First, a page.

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Sam Farmer ON THE NFL

Three Long Years

The fortunes of quarterbacks Alex Smith and Aaron Rodgers have shifted since the 2005 NFL draft

August 16, 2008|Sam Farmer

SAN FRANCISCO -- It was so clear back then, in April 2005, when quarterbacks Alex Smith and Aaron Rodgers were selected in the NFL draft.

There was nothing murky that day about who won and who lost.

Smith was taken No. 1 overall by the San Francisco 49ers, and Rodgers -- once thought to be in the running for the top pick -- languished for almost five hours before Green Bay took him 24th.

The cash disparity told the story. Smith's contract guaranteed him $24.5 million -- almost five times as much as Rodgers was assured. And whereas Smith would play right away, Rodgers would wait again, holding a clipboard for the most durable quarterback in NFL history.

A winner and a loser?

These days, it's not so easy to say.

Smith is in a three-way fight to keep his starting job. J.T. O'Sullivan will start tonight in an exhibition against Green Bay, ahead of Smith and Shaun Hill.

San Francisco is coming off a season in which its offense was ranked last in the league in most major categories, so cover-your-eyes horrible that the 49ers will have to take a significant step forward to simply be bad.

Meanwhile, Rodgers is finally Green Bay's starter but -- thanks to Brett Favre's flip-flopping fiasco -- his situation is far from ideal. Some fans blame Rodgers for the fact Favre is gone, traded last week to the New York Jets, and they aren't shy about saying so. Rodgers said recently that even kids in Green Bay cuss at him.

But at least the organization has faith in him. Smith isn't sure he can say as much. He sat in the 49ers locker room after a morning practice this week, long after his teammates had gone, and talked about how wide-eyed he was on draft day. How could he have guessed that now he'd be on his fourth offensive coordinator in four seasons?

"You never envision that's going to happen," he said. "I think I was naive in the sense that I was 20 and I thought, 'Oh, man, I'm going to the NFL. I'm going to get the best coaching in the world. I'm going to develop. I'm going to get the chance to really progress. . . . ' And I feel like that's just been handicapped in the sense that every year you're just trying to reboot. You erase everything and have to start all over."

This week was especially trying for Smith, because he was dealing with the suicide of David Edwards, 24, one of his best friends from high school. Smith was excused from Friday's walk-through practice to attend the memorial service, which was held at his parents' home in San Diego, but is expected to be ready for tonight's game.

Financial considerations aside -- and Smith is entirely believable when he says he's not focused on that -- he has envied the stability Rodgers has enjoyed for the last three years, learning one system at the elbow of a future Hall of Famer.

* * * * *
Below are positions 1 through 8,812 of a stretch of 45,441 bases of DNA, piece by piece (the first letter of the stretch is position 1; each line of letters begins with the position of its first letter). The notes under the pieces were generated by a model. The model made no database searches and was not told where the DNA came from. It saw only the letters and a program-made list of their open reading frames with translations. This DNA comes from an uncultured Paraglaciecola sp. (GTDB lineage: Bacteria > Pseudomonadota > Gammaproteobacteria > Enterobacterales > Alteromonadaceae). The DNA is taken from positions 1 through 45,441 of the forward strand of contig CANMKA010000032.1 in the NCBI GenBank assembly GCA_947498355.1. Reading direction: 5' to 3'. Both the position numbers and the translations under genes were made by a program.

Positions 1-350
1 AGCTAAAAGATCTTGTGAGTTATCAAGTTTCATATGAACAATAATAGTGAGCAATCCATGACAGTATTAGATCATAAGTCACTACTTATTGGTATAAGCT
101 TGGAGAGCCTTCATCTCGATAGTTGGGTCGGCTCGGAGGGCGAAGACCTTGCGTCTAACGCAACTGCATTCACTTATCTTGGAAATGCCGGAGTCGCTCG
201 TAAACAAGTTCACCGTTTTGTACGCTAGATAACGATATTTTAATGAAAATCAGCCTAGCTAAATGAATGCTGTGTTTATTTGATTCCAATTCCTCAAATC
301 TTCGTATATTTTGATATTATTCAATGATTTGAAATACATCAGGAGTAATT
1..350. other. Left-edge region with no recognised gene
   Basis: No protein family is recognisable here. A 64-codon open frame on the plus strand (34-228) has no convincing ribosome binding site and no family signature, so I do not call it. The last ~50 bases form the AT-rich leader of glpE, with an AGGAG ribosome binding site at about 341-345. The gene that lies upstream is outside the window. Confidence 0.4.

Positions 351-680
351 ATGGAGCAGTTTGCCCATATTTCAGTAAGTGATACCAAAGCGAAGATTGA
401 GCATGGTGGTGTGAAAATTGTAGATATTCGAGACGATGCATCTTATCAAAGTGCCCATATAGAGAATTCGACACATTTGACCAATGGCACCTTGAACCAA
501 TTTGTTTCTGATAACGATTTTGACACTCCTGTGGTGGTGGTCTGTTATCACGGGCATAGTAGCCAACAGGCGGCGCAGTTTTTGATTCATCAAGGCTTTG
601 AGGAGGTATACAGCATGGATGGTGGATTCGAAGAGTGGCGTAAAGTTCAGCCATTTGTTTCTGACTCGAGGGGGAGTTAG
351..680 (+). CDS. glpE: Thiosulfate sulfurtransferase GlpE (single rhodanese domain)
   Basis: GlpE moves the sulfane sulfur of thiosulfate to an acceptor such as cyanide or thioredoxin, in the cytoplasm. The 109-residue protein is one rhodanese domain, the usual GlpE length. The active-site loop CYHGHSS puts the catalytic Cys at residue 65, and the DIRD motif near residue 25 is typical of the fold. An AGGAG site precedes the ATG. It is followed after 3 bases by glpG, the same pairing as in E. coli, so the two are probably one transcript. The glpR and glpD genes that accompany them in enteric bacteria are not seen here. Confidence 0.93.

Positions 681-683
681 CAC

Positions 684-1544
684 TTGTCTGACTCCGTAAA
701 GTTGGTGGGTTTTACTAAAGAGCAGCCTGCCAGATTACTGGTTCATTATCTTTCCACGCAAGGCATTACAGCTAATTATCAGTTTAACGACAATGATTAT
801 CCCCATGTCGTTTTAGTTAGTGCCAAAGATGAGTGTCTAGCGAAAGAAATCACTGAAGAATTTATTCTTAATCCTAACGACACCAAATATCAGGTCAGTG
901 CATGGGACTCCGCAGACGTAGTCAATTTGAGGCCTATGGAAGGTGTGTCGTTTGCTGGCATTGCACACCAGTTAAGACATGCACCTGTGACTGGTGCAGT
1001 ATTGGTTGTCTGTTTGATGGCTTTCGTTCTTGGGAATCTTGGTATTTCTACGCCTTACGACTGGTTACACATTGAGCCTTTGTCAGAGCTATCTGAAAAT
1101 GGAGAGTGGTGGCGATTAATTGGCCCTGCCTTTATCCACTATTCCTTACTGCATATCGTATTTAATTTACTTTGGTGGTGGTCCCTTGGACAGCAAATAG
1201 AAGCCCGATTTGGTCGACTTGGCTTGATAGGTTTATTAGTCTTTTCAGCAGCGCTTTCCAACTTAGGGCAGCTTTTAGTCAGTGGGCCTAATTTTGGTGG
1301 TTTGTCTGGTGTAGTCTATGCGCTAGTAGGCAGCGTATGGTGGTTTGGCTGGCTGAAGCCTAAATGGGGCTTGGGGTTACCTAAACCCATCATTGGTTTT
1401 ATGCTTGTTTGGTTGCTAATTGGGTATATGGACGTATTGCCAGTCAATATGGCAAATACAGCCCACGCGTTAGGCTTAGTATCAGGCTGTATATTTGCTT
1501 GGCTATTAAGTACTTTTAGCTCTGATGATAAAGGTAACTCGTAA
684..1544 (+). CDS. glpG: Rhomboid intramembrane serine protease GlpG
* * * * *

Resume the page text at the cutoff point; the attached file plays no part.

"I look at Aaron, and obviously it's a completely different world," Smith said. "The financial security for my family is one thing, but to have gone through what I've gone through the last four years -- and a lot of early picks have to go through that -- it's hard. I've learned a lot."

It's not as if Smith hasn't gotten a chance to show what he can do, nor is he the first quarterback to endure a revolving door of coordinators. In 30 career starts, he has 19 touchdown passes with 31 interceptions.

Smith had a shoulder injury last season resulting in surgery in December. That led to ill will between Smith and Coach Mike Nolan, who essentially questioned the quarterback's toughness by suggesting there wasn't a significant problem with his shoulder.

Nolan said Smith was calmer this season and had "a little bit better command of the huddle and line of scrimmage."

Still, the coach said he had yet to make a decision about which quarterback would start when the regular season begins.

That's not the case in Green Bay, where the Packers have thrown all their support behind Rodgers. He played well behind Favre but was frequently injured.

After practice Thursday, Rodgers, a Northern California native who played in college for Cal, told reporters he had nothing to prove tonight to the 49ers for their decision not to use the No. 1 pick on him.

Meanwhile, Packers Coach Mike McCarthy suggested that greater forces were at work that enabled Green Bay to land Rodgers after so many other teams passed on him.

"I think it's bigger than all of us," McCarthy said. "I'm a big believer things happen for a reason. He came to Green Bay for a reason. I think his path, when it's all said and done, will be the best path for him."

So who won and who lost? That game's still being played.

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sam.farmer@latimes.com

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(BEGIN TEXT OF INFOBOX)

Mixed signals

Quarterbacks selected in the 2005 NFL draft (R-Round; P-Pick number), the college they played for, NFL teams that selected them and their current status:

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